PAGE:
The flavors of fall
By Laura Schmidt RD, LD
Fall brings an abundance of flavorful, seasonal foods that are packed full of nutrition! October is National Pork Month, Apple Month, Cranberry Month – and October 29 is National Oatmeal Day! Now is the time to take advantage of these flavorful fall foods and the nutrition they provide. Oatmeal is the dietitian Pick of the Month for October, and it is a great pairing with these seasonal fall foods.
National Pork Month Pork Month was originally started because October was the time most hogs were brought to market. Now the month has evolved into a way to educate consumers on pork production and the nutritional benefits of eating pork. According to the USDA, pork is the world’s most widely eaten meat, making up 42% of meat consumption worldwide. To choose the leanest cuts, look for the words “round” or “loin” in the name. These cuts will contain higher amounts of quality protein and lower amounts of saturated fat. Pork tenderloin contains the same fat content as a skinless chicken breast, and offers a good source of many B vitamins and minerals. The pork tenderloin is not only lean, but it is versatile and flavorful as well! Oatmeal works great as a coating for both tenderloin and pork chops. You can leave the oatmeal whole, or grind it up into a flour for a flavorful twist. Or you can try the recipe below for an easy pork chop saut; it is a weeknight dinner idea your family will be sure to love.
National Cranberry Month October is the peak month of harvesting cranberries. Cranberries are grown on vines in bogs, or wet marshy areas. Cranberries are known for their bacteria-blocking compounds that have been linked to the prevention of urinary tract infections. New research is showing these compounds may also be helpful in preventing ulcers and gum disease. Cranberries’ rich antioxidant content may help reduce inflammation and increase heart health. Cranberries come in a variety of forms with varying nutrition content. Fresh, frozen, canned, dried, and cranberry juice all contain the bacteria-blocking compounds. If fresh or frozen cranberries are too tart for you, make them into a sauce by boiling them with water or low-sugar orange juice just until they pop. Overcooking the cranberries will increase their bitterness. Fresh cranberry sauce is excellent stirred into oatmeal or plain Greek yogurt. Better yet, stir all three together for a creamy fall treat. When choosing dried cranberries or juice, look for ones with no or less added sugar.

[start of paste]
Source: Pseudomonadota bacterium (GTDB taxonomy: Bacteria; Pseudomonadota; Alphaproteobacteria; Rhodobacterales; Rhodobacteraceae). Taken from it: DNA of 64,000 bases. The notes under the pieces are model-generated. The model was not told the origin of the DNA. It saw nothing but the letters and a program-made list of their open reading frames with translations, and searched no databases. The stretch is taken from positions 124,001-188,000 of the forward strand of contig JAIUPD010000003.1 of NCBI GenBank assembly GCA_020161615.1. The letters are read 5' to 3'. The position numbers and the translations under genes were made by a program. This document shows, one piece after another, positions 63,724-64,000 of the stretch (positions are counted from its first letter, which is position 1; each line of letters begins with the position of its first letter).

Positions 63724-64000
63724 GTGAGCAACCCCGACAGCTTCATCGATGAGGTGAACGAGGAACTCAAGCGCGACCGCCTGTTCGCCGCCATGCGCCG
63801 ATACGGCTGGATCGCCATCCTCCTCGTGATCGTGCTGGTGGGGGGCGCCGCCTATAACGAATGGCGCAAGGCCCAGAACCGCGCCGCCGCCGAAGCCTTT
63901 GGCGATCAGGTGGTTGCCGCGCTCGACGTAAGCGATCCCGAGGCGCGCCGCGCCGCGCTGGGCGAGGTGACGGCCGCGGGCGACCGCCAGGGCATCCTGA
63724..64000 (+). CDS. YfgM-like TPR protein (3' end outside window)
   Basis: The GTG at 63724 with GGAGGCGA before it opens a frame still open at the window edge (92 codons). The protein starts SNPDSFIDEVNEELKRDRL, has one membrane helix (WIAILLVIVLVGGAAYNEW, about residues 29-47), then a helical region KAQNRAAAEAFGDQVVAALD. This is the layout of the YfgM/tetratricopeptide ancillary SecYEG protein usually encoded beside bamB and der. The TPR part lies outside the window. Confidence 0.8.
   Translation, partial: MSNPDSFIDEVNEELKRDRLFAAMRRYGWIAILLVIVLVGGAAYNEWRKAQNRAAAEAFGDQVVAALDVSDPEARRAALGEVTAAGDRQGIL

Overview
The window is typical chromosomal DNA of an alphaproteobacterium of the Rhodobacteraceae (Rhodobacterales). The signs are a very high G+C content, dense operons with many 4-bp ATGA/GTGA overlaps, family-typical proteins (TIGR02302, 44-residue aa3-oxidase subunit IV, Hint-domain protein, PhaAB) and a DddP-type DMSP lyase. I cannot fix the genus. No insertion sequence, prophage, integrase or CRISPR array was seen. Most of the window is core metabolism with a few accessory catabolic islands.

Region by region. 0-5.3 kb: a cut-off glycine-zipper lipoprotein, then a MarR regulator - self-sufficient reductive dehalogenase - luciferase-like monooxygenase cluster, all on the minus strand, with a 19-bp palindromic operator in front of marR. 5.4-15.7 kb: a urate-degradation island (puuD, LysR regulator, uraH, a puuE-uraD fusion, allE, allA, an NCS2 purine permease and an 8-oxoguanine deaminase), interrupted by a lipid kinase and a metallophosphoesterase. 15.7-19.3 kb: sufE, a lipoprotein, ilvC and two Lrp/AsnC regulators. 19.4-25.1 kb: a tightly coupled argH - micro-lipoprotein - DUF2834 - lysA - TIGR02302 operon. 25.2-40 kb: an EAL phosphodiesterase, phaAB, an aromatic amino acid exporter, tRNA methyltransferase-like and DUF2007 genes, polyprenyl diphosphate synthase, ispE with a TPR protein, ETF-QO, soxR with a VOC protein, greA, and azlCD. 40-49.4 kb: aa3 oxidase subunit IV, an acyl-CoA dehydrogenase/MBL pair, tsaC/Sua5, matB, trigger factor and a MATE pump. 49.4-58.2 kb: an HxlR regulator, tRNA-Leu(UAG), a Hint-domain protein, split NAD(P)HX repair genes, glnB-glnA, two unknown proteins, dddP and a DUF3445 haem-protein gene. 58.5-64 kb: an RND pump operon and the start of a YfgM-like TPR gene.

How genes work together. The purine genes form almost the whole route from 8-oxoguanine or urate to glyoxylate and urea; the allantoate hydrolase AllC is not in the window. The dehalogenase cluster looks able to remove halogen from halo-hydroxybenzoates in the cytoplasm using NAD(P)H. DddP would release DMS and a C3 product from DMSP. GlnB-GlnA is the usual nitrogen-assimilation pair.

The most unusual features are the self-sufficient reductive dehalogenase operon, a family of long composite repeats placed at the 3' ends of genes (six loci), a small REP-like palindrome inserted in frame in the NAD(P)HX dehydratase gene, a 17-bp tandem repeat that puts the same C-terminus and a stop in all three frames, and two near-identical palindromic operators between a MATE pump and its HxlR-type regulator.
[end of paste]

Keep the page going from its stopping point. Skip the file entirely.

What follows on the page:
National Apple Month More than 2,500 varieties of apples are grown in the U.S. There is sure to be a variety to please even the pickiest eater! The saying “An apple a day keeps the doctor away” has scientific merit. One study found eating an apple a day helped reduce LDL (bad) cholesterol. Regular apple consumption has also been linked to weight loss, improved gut health, cancer prevention, and reduced inflammation. There are many ways to add apples to your daily diet. The easiest way is to wash and eat! Or add chopped apples and a dash of cinnamon to oatmeal before cooking it for a flavorful fall treat. Apples and oatmeal make a great fall combo in bars, cookies, and breakfast breads as well. Keep in mind, apples ripen 6-10 times faster at room temperature, so if you want your apples to last longer, store them in the refrigerator.
Easy Pork Chop Saut with Cranberries
All you need:
1/4 tsp dried thyme leaves
1/4 tsp salt, divided
1/4 tsp freshly ground pepper, divided
4 boneless pork loin chops, (1 to 1 1/4 pounds), trimmed of fat
2/3 cup cranberry juice cocktail or orange juice
2 1/2 to 3 tbsp clover or other mild honey
2 tsp Hy-Vee canola oil
1/4 cup chopped onion
1 cup fresh or thawed frozen cranberries, coarsely chopped (see Tip)
All you do:
1. Mix thyme and 1/8 teaspoon each salt and pepper in a small bowl. Sprinkle both sides of pork chops with the thyme mixture.
2. Stir cranberry juice and 2 1/2 tablespoons honey in a 1-cup glass measure until well blended.
3. Heat oil in a large nonstick skillet over medium-high heat until hot but not smoking. Add the chops and cook until browned on both sides, 2 to 3 minutes per side.
4. Push the chops to one side of the pan, add onion to the empty half and cook, stirring, until the onion is soft and beginning to brown, 1 to 2 minutes.
5. Pour half the juice mixture into the pan. Add cranberries. Reduce heat to medium and cook, turning the chops occasionally, until cooked through, 2 to 4 minutes. Transfer the chops to a serving plate and tent with foil to keep warm.
6. Add the remaining juice mixture to the pan. Increase heat to high and cook until the mixtures reduces to form a syrupy sauce, about 2 minutes. Season with the remaining 1/8 teaspoon salt and pepper and up to an additional 1/2 tablespoon honey to taste. Spoon the sauce over the chops.
Tip: To make quick work of chopping cranberries, place whole berries in a food processor and pulse a few times until the berries are coarsely chopped.
Nutrition Facts per serving: 277 calories, 10g fat, 2g saturated fat, 83mg cholesterol, 200mg sodium, 21g carbohydrate, 1g fiber, 27g protein.
Daily values: 13% iron.
Source: adapted from Nancy Baggett for EatingWell.
The information is not intended as medical advice.
Please consult a medical professional for individual advice.
Laura Schmidt is a registered dietitian representing Hy-Vee as a nutrition expert promoting healthy eating throughout the community.